As we have seen in the previous lesson the Queen is one of the pieces that is often involved in these double attacks. Most of the time it is relatively easy to find a square from which the Queen attacks two other pieces. But a double attack isn’t limited to an attack on pieces.
In this tutorial the following targets are distinguished:
- King: Checking the King is different from all other moves, because the King has to be moved out of check
- Piece: One or both of the targets can be a Piece.
- Square: Even a square can be attacked.
- pawn: Winning a pawn may be enough to win the game.
Let’s look at two examples:
It is White’s turn to move.
In such an endgame the Queen is almost always able to capture the Knight by means of a double attack at the King and the Knight. The move 1.Qe4
looks like a double attack but fails, because of 1…Nf5
.Do you see the right move for White?
White will win the Knight.
The diagram on the left is an example of a double attack on a square and a Piece. The involved square is h8 and the attacked Piece is the Knight on a7. White attacks both targets with 1.Qd4.Even in the situation that Black has an additional Rook on h8 this is called an attack on a square and a piece, because only the most important targets are mentioned. And in this case it doesn’t matter that White is attacking a Rook.
Why is this square so important that Black has to give his Knight?
White threatens mate at h8.
So in order to find all the possible Queen forks you have to search for all the undefended Pieces (or pawns), all the possibilities to place the King in check and all the squares that can be used to mate the King.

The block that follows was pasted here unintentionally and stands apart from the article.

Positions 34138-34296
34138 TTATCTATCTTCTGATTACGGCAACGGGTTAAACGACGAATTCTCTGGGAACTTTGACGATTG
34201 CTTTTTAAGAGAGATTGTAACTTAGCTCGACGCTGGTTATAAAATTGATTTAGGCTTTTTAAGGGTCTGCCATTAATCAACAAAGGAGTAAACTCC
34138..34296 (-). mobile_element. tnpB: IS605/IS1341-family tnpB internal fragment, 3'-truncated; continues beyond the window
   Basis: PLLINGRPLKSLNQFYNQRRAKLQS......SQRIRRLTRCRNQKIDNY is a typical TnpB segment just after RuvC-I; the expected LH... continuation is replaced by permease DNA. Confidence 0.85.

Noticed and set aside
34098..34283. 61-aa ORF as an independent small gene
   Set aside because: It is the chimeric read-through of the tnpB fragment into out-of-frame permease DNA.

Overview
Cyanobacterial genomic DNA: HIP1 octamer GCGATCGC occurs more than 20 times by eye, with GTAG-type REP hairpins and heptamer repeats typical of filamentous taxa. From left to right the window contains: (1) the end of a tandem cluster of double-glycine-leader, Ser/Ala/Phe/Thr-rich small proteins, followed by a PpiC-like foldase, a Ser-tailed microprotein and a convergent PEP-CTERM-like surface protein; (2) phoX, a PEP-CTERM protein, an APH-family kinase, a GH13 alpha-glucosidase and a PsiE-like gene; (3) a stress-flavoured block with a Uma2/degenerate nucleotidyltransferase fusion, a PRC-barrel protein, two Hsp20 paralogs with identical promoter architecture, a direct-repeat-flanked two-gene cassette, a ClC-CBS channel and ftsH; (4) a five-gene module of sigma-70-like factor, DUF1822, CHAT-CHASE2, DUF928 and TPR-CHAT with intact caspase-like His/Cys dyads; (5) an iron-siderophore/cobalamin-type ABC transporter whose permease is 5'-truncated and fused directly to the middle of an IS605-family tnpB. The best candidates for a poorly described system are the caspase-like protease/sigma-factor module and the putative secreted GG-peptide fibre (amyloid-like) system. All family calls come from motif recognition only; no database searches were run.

If you manage to find a fork attacking both the King as well as such a square you have found a mate in two.
This series of chess lessons continues with the Elimination of the Defender.
The power of the Knight increases.
As we have seen in the general lesson about forks any piece can create a fork. The Knight fork however is the most common reason for losing material. The unusual way the Knight moves means that knight forks are often overlooked.
The figure on the left is another way to show the moves of the Knight. The Knight can move to all the squares within the indicated area that can not be reached by a Queen from the position of the Knight. Within this area the Knight and the Queen are complementary pieces.
But this also means that if a Knight is attacking a piece the same piece is always unable to capture the Knight.
In the next figure the Knight is able to check the King on e7 and f6. This means that Black’s Queen can’t be placed on all the indicated squares, because it can immediately be captured or the resulting Knight fork will assure that Black loses his Queen. The same is true for a Rook or an unprotected Bishop.
It is very clear that the influence of the Knight isn’t limited to the original 8 squares.
But if Black places the Queen on a square like a6 or c2 the number of unsave squares for the Rooks is increased again.
For Knight forks the same targets exist as mentioned with the Queen fork.
Do you remember all the targets?
Then try to find the Knight fork in the following diagram.
You will probably find the Knight fork 1.Nd7 almost immediately, but that is not the right solution, because we can find a much better Knight fork.
You can make the solution visible by selecting the text between the two square brackets.
[ 1.Ng4 attacks the Queen but also threatens the mate in one 2.Nh6. Therefor Black has to defend against the mate 1…h5 after which White can capture the Queen 2.Nxf2 ]
This seems to be a good time for some exercises. Do you want to do some Knight fork exercises or do you prefer the mate in two puzzles.
Knight fork exercises
As we have seen in our lesson about the fork any piece can create a fork, even a pawn or a King. However the most common fork is the Knight fork. The way the Knight moves makes it more likely that the threat is overlooked.
I have created some knight fork exercises, but before trying to solve these it may be a good idea to re-read the lessons mentioned above.
If you like some more exercises you may also be interested in the mate in one or mate in two problems.